Using the faster mutation rate, from the paper the Neanderthal and Denisovan combined split from modern humans was about 280 - 290kya (275 - 380kya, method II), that of Neanderthals to Denisovans 190kya (220 - 240kya, method II) - at least roughly similar to my estimates from fig. 4. Also, this would make Denisovans very late heidelbergensis.

"We estimate the population split time between the introgressing Neanderthal and the Altai Neanderthal genome to 77,000–114,000 (38-57k) years ago, and the split time between the introgressing Denisovan and the Denisovan genome to 276,000–403,000 (138-202k) years ago"

where I inserted in parenthesis the values for the faster mutation rate. Either way, this appears to be inconsistent with my previous suspision that Neanderthal admixture into humans is really (or partially) W Eurasian heidelbergensis, but is again consistent with Denisovans being part of the heidelbergensis branch - which their mtDNA appears to indicate, as well.

luca said...

I start by saying I usually read this blog to widen my genetics knowledge about the human dispersal around the world, and so I am not an expert in genetics at all. It’s been a long time since I want to make this question.
The admixture among different branches of the tree of Homo is a highly probable event (or quite sure), but it’s hard to me to understand the importance and the impact on the history of the present polulations (homo sapiens). I say this regardless the obvious interest by genetists and their studies.
I mean, this admixture (low in percentage) does not turn the lineage of homo sapiens into a new one or, I suppose, no one is claiming that the world in currently inhabited by Neandertals admixed with Sapiens.
I remember some papers, saying the same, concerning the admixture between first hominids and great apes, but I never have read something about that human lineages are not really human.
This sounds as anyone was saying that present (and future) europeans are africans/asian because of recent and low admixture. Sometimes all this seems to me a kind of “paleo-sociology” to revaluate the extinct cousins or like some weird “out-of-america” theories that over-estimate a probable low impact event.

Aaron said...

It seems like Svante Paabo and David Reich are foreshadowing their next big project: In the concluding remarks of this paper...

"The estimated population split time is also compatible with the possibility that this unknown hominin was what is known from the fossil record as Homo erectus...However, further work is necessary to establish if and how this gene flow event occurred."

Maybe next year we will have the complete genome sequence of Homo erectus.

hairysteve20 said...

In reply to Africa Gómez the link to the story about the Australian family is here hxxp://www.dailymail.co.uk/news/article-2523555/Horror-Australian-incest-cult-spanned-generations-revealed.html

I am not sure if you can post links here so just replace the x's in the link with t's for it to work.

terryt said...

"You can also read that in the last million years there has been a minimum of three Out of Africa events".

Possibly so. To me the haplogroup phylogeny , rather than demonstrating a series of expansions from Africa, suggests the basal modern human mt-DNA's ancestor entered Africa from Eurasia. Where it met up with the indigenous Y-DNA and eventually descendants of the two haplogroups moved back out. The 'Caucasian' element in Africans may go back beyond a mere 100,000 years.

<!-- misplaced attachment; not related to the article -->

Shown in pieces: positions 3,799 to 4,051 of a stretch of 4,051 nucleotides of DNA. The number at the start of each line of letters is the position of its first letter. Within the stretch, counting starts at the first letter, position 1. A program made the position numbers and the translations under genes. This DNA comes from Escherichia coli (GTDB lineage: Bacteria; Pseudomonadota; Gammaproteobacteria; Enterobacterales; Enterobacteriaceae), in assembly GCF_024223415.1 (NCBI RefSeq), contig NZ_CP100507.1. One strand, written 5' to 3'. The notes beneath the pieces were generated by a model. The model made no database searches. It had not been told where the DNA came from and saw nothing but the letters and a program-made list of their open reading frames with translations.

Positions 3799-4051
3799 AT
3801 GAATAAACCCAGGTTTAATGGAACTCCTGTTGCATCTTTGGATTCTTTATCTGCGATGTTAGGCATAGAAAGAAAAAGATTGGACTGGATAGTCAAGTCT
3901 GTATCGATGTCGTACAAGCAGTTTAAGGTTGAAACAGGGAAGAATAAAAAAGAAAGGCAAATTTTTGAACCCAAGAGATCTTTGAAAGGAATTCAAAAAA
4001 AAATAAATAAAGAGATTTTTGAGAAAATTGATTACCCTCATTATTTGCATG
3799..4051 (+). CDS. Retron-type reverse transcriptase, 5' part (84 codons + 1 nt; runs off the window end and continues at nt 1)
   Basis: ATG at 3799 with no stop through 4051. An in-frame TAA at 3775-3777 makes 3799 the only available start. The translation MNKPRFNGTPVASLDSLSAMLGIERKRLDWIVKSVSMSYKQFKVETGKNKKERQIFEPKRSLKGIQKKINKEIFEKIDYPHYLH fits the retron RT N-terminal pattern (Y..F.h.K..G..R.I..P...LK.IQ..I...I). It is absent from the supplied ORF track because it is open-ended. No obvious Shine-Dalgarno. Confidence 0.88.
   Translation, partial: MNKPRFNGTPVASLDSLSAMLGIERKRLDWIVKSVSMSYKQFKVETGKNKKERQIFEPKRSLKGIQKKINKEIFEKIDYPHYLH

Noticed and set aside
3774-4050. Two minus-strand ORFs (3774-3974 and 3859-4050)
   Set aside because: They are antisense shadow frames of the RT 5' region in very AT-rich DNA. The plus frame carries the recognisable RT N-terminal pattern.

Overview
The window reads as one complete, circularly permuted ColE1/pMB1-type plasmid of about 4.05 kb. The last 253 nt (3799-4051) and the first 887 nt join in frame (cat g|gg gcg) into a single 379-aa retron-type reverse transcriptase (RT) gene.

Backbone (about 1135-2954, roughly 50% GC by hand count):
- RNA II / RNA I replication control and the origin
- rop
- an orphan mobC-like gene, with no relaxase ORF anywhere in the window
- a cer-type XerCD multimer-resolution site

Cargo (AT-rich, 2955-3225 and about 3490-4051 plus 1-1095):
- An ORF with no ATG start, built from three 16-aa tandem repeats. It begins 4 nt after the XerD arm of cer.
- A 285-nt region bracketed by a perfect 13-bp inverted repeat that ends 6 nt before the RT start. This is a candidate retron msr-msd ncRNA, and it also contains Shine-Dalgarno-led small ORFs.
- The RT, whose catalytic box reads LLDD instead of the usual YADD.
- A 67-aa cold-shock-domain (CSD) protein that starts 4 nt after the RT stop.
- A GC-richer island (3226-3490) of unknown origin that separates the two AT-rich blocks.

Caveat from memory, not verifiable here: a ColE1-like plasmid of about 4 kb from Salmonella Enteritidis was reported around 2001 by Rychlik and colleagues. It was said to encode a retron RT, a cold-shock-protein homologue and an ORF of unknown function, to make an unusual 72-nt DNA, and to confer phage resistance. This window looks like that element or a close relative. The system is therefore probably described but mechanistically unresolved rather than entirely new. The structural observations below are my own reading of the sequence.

"I remember some papers, saying the same, concerning the admixture between first hominids and great apes, but I never have read something about that human lineages are not really human".

Don't forget that after 'mixing' you have 'selection'. It turns out that the transition from 'Archaic' to 'Modern' was not some sudden change but a gradual change of the sort Darwin originally imagined.

"it looks like Africa has all of theirs plus their own group".

That would be correct. There is no doubt that at the deepest level human origins lie in Africa.

"That makes sense - the Caucasus is closer to N or NE Arabia, where one would suspect admixture to have taken place to failrly uniformly affect all non-African modern humans".

And is exactly where we find Y-DNA G today. And probably IJ. Some mt-DNA must be involved as well, perhaps some form(s) of N.

Umi said...

I doubt that the Dinka will be less Eurasian than inner West Africans like the Yoruba. In several haplogroup studies there were residual traces of M/N/R of around 2-4% in South Sudanese populations. Also, on their paternal side, E1b1b is not uncommon among them (although A and B dominate) and we know that E1b1b is often linked to Red Sea autosomal affinities.

terryt said...

I wrote, 'The 'Caucasian element in Africans may go back beyond a mere 100,000 years'. Unlikely. From the update:

"We detect likely West Eurasian gene flow into the ancestors of Yoruba West Africans within the last ten thousand years, which indirectly contributed a small amount of Neandertal ancestry to Yoruba".

So it is not 'ancient'.

"the link to the story about the Australian family is here"

Thanks for that.

Quote:

"Sadly, a number of those children have come into the world with birth defects — a boy with misaligned eyes, another with a walking impairment, a child with hearing and sight problems, another with stunted speech".

I would guess miscarraiges prevented a proportion of inbred offspring from even being born. The story is careful to avoid saying where the family is but the photograph with the caption, 'The camp lay 20 miles from the nearest town in New South Wales, pictured, near Sydney' is of the Three Sisters at Katoomba, very near where I used to live.

Richard B said...

SIMPLIFIED DIAGRAM OF THE PROCESS OF THE DIFFERENTIATION OF THE RACES UNDER THE INFLUENCE
OF PHYSICAL FACTORS

- Appearance of the Yellow race, 15,000 years ago at the very earliest, perhaps during the Mesolithic Age, resulting in the interbreeding of Black and White in the cold climate
- Appearance of the first Cro-Magnon, 20,000 years ago
- (period of differentiation between the Grimaldi and the Cro-Magnon)
- Arrival in Europe of the African Homo sapiens sapiens( Grimaldi Negroid), 40,000 years ago
- Homo sabiens sapiens ( African), Omo I, Kanjera to approximately 1,000,000 years ago
- (Neanderthal Man: Broken Hill, 110,000 years ago. La-Chappelle-aux-Saint, 80,000 year ago)
- Homo habilis( African), 2,500,000 years ago.
- Australopithecus gracile and robustus, approximately 5,500,000-2,000,000 years ago



( Cheik Anta Diop, CIVILIZATION OR BARBARISM, page 60)

READ FROM BOTTOM UP

Richard B said...

" Your comment has been saved and will be visible after blog owner approval." ???

what happen if the blog owner refuses to acknowledge the actual scientifically proven facts about this and any subject???